7. Looking beyond medicine, how do you envision XR being adopted across other industries and work environments? Which industries will benefit the most?


Currently, the manufacturing industry has the biggest benefit because these companies typically have working environments that present safety risk, and they also have highly process-driven work. Equipping workers with the tools to help them perform their jobs more safely and confidently is a no brainer. In addition to manufacturing, transportation, aviation, and automotive will benefit. These industries present safety risk with some work activities, but also have the opportunity for XR-related maintenance assistance. Maintenance can lean more heavily on augmented reality and remote assistance tools. These tools allow technicians to have a video call with an experienced technician from anywhere in the world. Through either a phone, tablet, or wearable device, the experienced technician can annotate and drop markers spatially (on the equipment) in the original technician’s video feed. This reduces the time to perform maintenance, as well as eliminates the need for travel. This also gets newer technicians up to speed, which is huge for the gap in information with legacy employees retiring and taking decades worth of knowledge with them.



8. Concerning the employees themselves, how might XR-integrated environments benefit workers? Specifically, do you think XR could enhance training or learning experiences for employees?


Yes, XR is a proven way to educate employees and build confidence in their work tasks. Allowing employees to experience virtual environments of their soon-to-be workplace is also a great way to introduce new hires (or even recruits) to the job. We have one simulation that takes employees up in a bucket at a significant height to perform a job task. An employee who is afraid of heights may not realise what that feels like prior to starting work and virtual reality gives them a way to assess their own limits in a safe space. One of our manufacturing clients can’t easily train in the production facility because it’s so loud the trainees wouldn’t be able to hear the trainer. By recreating that environment in virtual reality, the trainees can fully understand what they’re working on and communicate with the trainer to ensure they are prepared for the job. The immersive element of XR for training is one of the most significant employee benefits when leveraging these platforms for learning experiences.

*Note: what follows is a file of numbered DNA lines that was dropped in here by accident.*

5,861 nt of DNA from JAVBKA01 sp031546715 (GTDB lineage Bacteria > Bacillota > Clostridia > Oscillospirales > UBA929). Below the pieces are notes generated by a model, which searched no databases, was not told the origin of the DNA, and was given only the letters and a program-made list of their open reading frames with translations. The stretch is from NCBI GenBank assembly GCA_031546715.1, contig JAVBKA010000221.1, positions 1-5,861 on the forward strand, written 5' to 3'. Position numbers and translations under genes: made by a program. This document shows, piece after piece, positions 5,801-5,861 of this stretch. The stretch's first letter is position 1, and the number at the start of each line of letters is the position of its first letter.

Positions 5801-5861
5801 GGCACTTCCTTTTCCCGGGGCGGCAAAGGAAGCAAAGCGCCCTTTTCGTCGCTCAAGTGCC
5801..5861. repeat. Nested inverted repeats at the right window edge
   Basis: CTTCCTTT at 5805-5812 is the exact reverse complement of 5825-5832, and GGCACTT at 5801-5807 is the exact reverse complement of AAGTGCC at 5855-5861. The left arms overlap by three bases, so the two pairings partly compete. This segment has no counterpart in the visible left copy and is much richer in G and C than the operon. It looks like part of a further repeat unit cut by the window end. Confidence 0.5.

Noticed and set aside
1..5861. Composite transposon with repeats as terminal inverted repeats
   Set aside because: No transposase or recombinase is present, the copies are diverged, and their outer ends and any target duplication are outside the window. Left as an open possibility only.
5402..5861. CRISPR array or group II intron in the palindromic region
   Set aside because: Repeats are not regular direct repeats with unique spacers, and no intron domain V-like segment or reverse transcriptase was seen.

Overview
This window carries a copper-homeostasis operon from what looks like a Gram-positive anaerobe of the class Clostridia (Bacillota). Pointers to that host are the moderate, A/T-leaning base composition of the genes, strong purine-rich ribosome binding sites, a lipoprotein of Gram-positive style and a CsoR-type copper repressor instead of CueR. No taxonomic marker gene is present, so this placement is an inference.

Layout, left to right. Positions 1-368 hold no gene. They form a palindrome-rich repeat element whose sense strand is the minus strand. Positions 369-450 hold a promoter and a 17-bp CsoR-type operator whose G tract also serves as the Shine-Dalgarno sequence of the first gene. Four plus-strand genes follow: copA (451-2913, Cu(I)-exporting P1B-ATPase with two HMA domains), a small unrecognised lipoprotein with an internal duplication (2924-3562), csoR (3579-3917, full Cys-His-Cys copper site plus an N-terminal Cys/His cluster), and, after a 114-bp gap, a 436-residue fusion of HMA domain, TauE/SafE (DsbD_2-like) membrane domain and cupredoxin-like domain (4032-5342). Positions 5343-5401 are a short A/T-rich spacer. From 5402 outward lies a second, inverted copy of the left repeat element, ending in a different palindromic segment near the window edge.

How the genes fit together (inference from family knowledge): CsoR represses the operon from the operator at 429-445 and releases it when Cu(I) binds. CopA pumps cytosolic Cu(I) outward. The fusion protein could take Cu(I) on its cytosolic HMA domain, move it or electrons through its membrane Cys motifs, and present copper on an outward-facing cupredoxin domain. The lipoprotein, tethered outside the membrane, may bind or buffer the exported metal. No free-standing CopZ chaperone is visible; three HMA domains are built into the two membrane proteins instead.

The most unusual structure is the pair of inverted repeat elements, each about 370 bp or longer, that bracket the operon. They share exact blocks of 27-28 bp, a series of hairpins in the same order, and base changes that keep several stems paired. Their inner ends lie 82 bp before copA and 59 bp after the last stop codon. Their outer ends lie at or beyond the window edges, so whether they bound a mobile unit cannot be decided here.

Author:


Annie Eaton is an immersive content producer, specialising in engaging and interactive virtual reality and augmented reality experiences. She is the founder and CEO of extended reality-focused company Futurus, which produces training and product visualisation applications and provides technology consulting for various organisations and nonprofits.


In addition to her current role as CEO of Futurus, she also serves as Executive Producer of Amebous Labs, a virtual reality-focused game studio, publishers of Loam. She stays involved in her local Atlanta technology community, managing XR Atlanta, an organisation that supports thousands of extended reality enthusiasts and professionals across the city and beyond. Annie is also involved with Women in XR Atlanta, Women in Technology (WIT), and The Academy of International Extended Reality (AIXR) and serves on multiple industry advisory boards.


 

Did you enjoy this post? Then you’ll love our weekly briefings on Cinema & AI. Check out some previous editions here, or just cut straight to the chase and subscribe to our newsletters exploring AI, net zero, investing, cinema, and deeptech.